[JURIST] Iraqi Interior Minister Jawad al-Bolani said Friday that 23 employees of the Iraqi Ministry of the Interior [JURIST news archive] who were arrested this week [JURIST report] for alleged attempts to rebuild Saddam Hussein's Baath party [BBC backgrounder; JURIST news archive] have been released. On Saturday, Iraqi Prime Minister Nouri al-Maliki [BBC profile; JURIST news archive] said that the arrested individuals were not planning a coup [AFP report] against the government. Interior Ministry spokesperson Major-General Abdul Karim Khalaf said that the men will not face charges [Reuters report] and that they have been returned to their families.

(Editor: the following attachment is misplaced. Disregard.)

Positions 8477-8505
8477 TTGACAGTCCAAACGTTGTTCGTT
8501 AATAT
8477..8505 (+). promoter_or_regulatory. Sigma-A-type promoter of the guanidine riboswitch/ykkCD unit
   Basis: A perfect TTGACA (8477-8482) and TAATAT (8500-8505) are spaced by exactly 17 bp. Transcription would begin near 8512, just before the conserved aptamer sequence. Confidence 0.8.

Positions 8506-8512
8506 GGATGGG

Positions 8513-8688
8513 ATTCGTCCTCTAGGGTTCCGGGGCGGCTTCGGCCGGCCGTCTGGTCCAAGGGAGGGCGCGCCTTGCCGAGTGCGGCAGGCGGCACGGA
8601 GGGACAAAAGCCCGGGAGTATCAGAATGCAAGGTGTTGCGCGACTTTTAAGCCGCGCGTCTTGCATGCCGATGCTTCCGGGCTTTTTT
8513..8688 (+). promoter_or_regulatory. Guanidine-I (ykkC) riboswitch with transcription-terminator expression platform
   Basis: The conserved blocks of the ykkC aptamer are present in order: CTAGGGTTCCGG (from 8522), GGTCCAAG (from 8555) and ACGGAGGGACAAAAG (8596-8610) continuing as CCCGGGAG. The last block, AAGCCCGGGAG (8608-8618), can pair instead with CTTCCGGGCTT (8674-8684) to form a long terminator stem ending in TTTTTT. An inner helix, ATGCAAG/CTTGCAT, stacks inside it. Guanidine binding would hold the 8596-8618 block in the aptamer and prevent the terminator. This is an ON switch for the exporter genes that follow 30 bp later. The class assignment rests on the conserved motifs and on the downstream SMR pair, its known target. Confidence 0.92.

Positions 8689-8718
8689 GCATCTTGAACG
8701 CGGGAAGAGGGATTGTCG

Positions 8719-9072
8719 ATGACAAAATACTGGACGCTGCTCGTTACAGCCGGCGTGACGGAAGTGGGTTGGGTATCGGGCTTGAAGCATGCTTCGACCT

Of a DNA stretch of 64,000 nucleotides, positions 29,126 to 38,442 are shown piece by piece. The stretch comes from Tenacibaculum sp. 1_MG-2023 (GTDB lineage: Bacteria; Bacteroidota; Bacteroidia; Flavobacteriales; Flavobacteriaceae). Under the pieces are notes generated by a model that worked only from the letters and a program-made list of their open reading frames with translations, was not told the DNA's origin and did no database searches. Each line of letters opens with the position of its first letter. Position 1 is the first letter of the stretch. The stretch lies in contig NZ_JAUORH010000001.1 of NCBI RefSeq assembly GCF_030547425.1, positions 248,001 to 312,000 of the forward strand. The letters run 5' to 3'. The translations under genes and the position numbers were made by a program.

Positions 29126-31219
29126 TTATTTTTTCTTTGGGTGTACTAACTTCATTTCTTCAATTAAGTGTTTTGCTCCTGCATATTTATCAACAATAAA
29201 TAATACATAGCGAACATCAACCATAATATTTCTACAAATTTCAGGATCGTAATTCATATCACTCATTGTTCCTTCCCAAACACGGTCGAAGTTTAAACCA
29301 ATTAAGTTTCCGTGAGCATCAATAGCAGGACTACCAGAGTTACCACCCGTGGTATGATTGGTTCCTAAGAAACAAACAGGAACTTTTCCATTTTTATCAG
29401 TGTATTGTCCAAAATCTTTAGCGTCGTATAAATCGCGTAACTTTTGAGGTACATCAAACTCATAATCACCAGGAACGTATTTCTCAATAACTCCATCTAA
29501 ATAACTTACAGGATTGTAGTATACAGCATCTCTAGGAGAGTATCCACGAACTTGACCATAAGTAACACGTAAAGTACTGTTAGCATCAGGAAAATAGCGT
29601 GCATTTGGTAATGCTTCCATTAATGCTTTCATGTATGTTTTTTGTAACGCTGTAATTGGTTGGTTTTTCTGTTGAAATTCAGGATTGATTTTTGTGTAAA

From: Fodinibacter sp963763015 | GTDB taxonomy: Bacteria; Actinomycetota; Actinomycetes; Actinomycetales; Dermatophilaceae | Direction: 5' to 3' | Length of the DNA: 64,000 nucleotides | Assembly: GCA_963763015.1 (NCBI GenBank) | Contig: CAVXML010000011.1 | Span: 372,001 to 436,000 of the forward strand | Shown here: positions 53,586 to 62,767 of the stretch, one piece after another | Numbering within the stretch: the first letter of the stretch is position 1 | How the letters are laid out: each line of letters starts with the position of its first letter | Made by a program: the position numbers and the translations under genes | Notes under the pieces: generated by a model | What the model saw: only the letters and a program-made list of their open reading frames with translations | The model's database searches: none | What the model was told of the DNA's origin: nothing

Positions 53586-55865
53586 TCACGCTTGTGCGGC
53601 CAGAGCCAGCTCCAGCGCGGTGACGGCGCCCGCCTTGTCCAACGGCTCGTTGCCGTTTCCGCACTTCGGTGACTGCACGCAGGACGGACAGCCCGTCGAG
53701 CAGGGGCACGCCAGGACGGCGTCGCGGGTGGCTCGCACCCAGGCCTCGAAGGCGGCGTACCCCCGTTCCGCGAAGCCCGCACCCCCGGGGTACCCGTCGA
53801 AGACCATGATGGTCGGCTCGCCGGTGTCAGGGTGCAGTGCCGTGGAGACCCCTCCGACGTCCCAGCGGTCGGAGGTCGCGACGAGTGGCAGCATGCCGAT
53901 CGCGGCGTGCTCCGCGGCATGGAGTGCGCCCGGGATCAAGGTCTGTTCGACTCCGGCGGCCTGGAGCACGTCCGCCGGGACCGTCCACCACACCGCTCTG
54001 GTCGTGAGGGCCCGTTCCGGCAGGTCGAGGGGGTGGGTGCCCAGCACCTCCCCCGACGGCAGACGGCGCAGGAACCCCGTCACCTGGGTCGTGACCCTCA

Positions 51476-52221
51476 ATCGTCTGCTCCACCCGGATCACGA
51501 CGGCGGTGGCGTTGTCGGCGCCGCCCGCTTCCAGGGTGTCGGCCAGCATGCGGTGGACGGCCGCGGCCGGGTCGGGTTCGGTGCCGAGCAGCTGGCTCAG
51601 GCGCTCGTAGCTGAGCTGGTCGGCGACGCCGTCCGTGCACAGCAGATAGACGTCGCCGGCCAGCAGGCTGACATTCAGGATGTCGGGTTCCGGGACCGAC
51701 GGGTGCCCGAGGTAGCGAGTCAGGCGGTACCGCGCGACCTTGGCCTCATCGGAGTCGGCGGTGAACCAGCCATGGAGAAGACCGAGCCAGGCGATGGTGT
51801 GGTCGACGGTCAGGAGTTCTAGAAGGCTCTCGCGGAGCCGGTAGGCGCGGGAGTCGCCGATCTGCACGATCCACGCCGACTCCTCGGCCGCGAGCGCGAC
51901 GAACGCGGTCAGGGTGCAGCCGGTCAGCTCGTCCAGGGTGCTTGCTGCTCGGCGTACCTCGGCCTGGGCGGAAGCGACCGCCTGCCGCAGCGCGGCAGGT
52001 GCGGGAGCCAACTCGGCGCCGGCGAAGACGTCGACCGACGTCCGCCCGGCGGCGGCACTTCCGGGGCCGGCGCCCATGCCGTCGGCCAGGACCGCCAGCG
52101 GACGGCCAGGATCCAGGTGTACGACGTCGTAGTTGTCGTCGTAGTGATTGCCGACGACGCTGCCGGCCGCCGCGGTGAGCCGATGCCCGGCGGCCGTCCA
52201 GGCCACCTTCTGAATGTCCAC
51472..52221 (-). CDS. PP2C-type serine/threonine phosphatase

The US-run Coalition Provisional Authority [official website] prioritized outlawing the Baath Party, and in 2003 Iraq established the De-Baathification Commission [official website] aimed at rooting out members of Hussein's party from positions of power in the Iraqi government. The Commission prompted the forced removal [JURIST report] of approximately 30,000 Baathists from public life. The Bush administration eventually urged the Iraqi government to shift the commission from outright prohibition to "accountability and reconciliation" in the interests of countering the growing insurgency in the country. De-Baathification reform legislation was praised [JURIST report] by US Secretary of State Condoleezza Rice. Earlier this year, Iraq adopted the controversial Accountability and Justice Law [JURIST report], which allows most former Baathists to be reinstated to public life.